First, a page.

# Finding a Hamiltonian cycle from perfect matching of a bipartite graph

A disjoint vertex cycle cover of G can be found by a perfect matching on the bipartite graph, H, constructed from the original graph, G, by forming two parts G (L) and its copy G(R) with original graph edges replaced by corresponding L-> R edges.

Is it possible to find a Hamiltonian cycle in G (assuming it exists) as one realization of the vertex-disjoint cycle cover from the bipartite graph, H, using a matching algorithm?

## 1 Answer

If $$G$$ has a disjoint vertex cycle cover then I agree that $$H$$ must have a perfect matching, but I don't see the other direction (or I have misunderstood how you define $$H$$ exactly). I think the construction you were thinking of is the one described in this answer: https://cstheory.stackexchange.com/a/8570/38111.

As for your question (assuming that $$H$$ is now the bipartite graph constructed in the answer I linked), I think it depends on what you are asking exactly:

• if you are asking "if there is a Hamiltonian cycle in $$G$$, then is there a perfect matching in $$H$$ that 'corresponds' to this cycle" then yes, since, as David Eppstein points out in his answer, the perfect matchings of $$H$$ correspond 1-for-1 with cycle covers of $$G$$, and a Hamiltonian cycle is in particular a vertex disjoint cycle cover.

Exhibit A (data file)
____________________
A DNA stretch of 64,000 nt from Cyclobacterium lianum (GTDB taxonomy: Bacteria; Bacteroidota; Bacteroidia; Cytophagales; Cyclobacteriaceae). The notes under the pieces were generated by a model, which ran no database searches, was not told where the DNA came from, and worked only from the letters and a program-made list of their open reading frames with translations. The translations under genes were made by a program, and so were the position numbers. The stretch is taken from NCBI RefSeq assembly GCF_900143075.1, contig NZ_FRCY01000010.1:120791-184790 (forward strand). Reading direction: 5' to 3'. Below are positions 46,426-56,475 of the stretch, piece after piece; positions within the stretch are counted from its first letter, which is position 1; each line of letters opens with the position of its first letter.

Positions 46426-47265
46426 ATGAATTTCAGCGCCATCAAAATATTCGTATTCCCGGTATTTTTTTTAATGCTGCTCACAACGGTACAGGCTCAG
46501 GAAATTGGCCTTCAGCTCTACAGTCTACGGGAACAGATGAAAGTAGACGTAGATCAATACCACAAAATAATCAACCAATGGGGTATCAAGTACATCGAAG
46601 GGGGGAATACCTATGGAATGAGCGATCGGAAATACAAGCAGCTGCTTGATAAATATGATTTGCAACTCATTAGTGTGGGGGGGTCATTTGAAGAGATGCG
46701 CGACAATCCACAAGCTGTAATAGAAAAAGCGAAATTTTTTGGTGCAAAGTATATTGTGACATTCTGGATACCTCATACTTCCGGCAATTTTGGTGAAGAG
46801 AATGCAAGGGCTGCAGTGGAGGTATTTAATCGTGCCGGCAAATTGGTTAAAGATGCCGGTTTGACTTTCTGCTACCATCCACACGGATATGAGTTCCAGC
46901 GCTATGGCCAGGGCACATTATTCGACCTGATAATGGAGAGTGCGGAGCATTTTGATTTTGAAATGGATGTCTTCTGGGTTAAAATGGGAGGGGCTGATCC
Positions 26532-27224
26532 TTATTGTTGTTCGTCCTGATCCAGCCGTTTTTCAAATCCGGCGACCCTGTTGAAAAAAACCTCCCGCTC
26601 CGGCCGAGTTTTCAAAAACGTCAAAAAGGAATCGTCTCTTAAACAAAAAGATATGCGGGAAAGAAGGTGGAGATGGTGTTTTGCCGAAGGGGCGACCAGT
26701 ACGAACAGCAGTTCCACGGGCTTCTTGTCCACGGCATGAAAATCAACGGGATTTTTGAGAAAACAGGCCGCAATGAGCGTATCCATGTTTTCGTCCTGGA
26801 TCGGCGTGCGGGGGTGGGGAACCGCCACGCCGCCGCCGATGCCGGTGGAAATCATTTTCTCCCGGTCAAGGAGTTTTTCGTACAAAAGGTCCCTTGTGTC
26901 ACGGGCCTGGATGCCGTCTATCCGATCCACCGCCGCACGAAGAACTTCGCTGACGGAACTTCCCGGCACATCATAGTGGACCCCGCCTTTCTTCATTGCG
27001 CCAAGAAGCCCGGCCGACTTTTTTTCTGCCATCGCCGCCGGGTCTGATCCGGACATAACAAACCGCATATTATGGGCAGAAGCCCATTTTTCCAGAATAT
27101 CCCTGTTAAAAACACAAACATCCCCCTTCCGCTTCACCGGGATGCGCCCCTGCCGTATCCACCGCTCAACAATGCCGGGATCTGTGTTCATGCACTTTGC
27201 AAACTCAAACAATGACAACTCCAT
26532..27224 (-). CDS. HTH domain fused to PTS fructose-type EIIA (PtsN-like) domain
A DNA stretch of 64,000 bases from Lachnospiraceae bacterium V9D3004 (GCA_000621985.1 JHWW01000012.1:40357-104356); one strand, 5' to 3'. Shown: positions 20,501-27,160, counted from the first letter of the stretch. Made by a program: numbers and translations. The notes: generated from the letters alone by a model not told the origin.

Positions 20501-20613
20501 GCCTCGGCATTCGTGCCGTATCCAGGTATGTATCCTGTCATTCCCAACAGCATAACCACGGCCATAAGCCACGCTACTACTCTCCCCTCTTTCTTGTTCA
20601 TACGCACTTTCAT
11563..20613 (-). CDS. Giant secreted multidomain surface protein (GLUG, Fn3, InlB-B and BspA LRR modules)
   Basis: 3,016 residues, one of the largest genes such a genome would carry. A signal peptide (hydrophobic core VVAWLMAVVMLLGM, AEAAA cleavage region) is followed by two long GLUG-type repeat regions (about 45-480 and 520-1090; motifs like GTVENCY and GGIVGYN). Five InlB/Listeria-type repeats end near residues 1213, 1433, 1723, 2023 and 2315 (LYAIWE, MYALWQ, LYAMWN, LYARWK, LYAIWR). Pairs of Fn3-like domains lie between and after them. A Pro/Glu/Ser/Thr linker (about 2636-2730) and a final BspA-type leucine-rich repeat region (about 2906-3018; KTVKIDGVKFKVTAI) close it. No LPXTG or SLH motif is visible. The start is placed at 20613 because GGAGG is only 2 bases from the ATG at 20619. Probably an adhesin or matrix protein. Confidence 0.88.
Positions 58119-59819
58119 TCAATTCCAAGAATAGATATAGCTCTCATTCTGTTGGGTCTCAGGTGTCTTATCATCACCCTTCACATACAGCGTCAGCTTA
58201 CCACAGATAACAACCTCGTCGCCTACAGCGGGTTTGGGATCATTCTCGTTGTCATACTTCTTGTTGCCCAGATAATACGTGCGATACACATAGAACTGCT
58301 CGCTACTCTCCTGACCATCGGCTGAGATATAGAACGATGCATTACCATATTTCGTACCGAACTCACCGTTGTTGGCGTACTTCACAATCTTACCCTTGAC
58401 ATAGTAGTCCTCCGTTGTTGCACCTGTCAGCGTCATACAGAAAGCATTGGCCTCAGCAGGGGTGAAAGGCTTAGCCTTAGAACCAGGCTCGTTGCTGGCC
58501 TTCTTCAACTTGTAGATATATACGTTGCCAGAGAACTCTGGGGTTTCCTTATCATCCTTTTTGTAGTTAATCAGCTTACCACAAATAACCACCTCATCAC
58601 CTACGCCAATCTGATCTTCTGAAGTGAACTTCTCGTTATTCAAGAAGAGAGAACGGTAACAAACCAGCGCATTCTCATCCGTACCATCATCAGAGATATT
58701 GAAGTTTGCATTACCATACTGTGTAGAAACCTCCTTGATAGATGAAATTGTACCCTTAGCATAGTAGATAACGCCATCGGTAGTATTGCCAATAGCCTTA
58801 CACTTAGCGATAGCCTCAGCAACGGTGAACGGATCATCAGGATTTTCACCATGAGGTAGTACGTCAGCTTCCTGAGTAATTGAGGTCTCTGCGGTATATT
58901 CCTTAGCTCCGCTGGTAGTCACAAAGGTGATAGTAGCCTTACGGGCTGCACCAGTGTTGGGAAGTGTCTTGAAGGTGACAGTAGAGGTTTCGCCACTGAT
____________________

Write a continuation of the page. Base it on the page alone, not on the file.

• if you are asking "can we use the same kind of trick to efficiently find such a Hamiltonian cycle", then probably no, since finding a Hamiltonian cycle is NP-hard.
• I am defining H in the same way as mentioned in the answer of David Eppstein. If finding a perfect matching on H can give the (disjoint)vertex cycle covers of G in polynomial time, including any Hamiltonian cycles, would this not also imply that a Hamiltonian cycle can be identified in polynomial time. – Ganapati Natarajan May 17 '19 at 7:27
• Yes. But with a PTIME algorithm $A$ for perfect matching on $H$, you are only guarantied to find a perfect matching of $H$, not all of them, so there is no contradiction here. In other words, you cannot expect that the perfect matchings that $A$ outputs will contain one that corresponds to a Hamiltonian cycle of $G$, unless P=NP. Now, maybe this technique works if you restrict the class of graphs $G$ that you consider in the first place. – M.Monet May 17 '19 at 15:11